The presentation to the BBBT shows that, while it’s still early in the change, SAS seems to be mostly avoiding that risk. They’re moving towards a clean, easier to use UI and taking their first steps towards collaboration. More work needs to be done on both fronts, but Mike and Wayne were very open and honest about their understanding the need and SAS continuing to move forward.
One of the key points by Mike Frost is one I’ve also discussed. While they disagree with me and think the data scientist does exist, the SAS message is clear that he doesn’t work in a void. The statistician, the business analyst and business management must all work in concert to match technical solutions to real business information needs.
LASR, VAE and a cast of thousands
The focus of the presentation was on SAS LASR, their in-memory analytics server. While it leverages Hadoop, it doesn’t use MapReduce because that involves disk access during processing, losing the speed advantage of in-memory applications.
As Mike Frost pointed out, “It doesn’t do any good to run the right model too late.”
One point that still shows the need to think more about business, is that TCO was mentioned in passing. No slide or strong message supported the message. They’re still a bit too focused on technology, not what sells the business decision makers on business intelligence (BI).
Another issue was the large number of ancillary products in the suite, including Visual Data Explorer, Data Loader and others. The team mentioned that SAS is slowly moving through the products to give them the same interface, but I also hope they’re looking at integrating as much as possible so the users don’t have the annoyance of constantly moving between products.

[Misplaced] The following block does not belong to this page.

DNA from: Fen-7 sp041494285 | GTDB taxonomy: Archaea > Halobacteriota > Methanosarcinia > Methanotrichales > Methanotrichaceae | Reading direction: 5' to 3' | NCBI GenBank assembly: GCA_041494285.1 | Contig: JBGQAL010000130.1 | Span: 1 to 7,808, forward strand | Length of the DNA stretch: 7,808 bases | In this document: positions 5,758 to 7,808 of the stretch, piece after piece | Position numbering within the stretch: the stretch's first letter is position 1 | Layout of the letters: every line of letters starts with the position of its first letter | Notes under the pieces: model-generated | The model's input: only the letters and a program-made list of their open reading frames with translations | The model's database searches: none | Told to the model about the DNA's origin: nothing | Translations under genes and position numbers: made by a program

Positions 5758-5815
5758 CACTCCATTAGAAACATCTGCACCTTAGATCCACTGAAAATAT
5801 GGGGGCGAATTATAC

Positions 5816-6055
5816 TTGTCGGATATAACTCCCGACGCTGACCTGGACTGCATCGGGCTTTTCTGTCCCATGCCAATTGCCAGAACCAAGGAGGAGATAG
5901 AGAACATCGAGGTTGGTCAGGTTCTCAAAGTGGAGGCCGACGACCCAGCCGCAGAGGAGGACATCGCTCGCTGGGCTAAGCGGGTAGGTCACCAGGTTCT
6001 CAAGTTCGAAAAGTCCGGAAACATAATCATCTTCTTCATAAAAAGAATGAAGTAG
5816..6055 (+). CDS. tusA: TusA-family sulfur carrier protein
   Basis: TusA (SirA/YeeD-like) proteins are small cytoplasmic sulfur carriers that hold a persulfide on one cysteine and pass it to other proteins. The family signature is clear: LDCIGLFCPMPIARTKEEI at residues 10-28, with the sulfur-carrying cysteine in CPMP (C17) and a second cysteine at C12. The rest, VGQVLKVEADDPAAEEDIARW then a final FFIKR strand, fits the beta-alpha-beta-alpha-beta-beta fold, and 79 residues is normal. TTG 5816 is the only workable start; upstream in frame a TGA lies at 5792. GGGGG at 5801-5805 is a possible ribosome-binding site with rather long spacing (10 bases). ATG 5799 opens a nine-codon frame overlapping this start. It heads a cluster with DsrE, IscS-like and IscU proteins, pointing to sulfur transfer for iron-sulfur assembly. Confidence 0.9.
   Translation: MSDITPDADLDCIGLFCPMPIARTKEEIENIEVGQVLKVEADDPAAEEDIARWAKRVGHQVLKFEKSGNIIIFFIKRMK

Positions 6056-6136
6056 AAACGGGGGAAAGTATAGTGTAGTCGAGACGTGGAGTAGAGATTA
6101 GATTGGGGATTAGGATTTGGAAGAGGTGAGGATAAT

One nice part of the demo was an example of discussing what SAS has termed “poorly structured data” as opposed to “unstructured data” that’s the rage in Hadoop. I prefer “loosely structured data.” Mike and Wayne showed the ability to parse the incoming file and have machine intelligence make an initial pass at suggesting fields. While this isn’t new, I worked at a company in 2000 that was doing that, it’s a key part of quickly integrating such data into the business environment. The company I reference had another founder who became involved in other things and it died. While I’m surprised it took firms so long to latch onto and use the technology, it doesn’t surprise me that SAS is one of the first to openly push this.
Another advantage brought by an older, global firm, related to the parsing is that it works in multiple languages, including right-to-left languages such as Hebrew and Arabic. Most startups focus on their own national language and it can be a while before the applications are truly global. SAS already knows the importance and supports the need.
Great, But Not Yet End-To-End
The only big marketing mistake I heard was towards the end. While Frost and Thompson are rightfully proud of their products, Wayne Thompson crowed that “We’re not XXX,” a reference to a major BI player, “We’re end-to-end.” However, they’d showed only minimal visualization choices and their collaboration, admittedly isn’t there.
Even worse for the message, only a few minutes later, based on a question, one of the presenters shows how you export predicted values so that visualization tools with more power can help display the information to business management.
I have yet to see a real end-to-end tool and there’s no reason for SAS to push this iteration as more than it is. It’s great, but it’s not yet a complete solution.
SAS is making a strong push into the front end of analytics and business intelligence. They are busy wrapping tools around their statistical engines that will allow them to move much more strongly out of academics and the very technical depths of life sciences, manufacturing, defense and other industries to challenge in the realm of BI.
They’re headed in the right direction, but the risk mentioned at the start remains. Will they keep focused on this growing market and the changes it requires, or will that large R&D expenditure focus on the existing strengths and make the BI transition too slow? I’m seeing all the right signs, they just need to stay on track.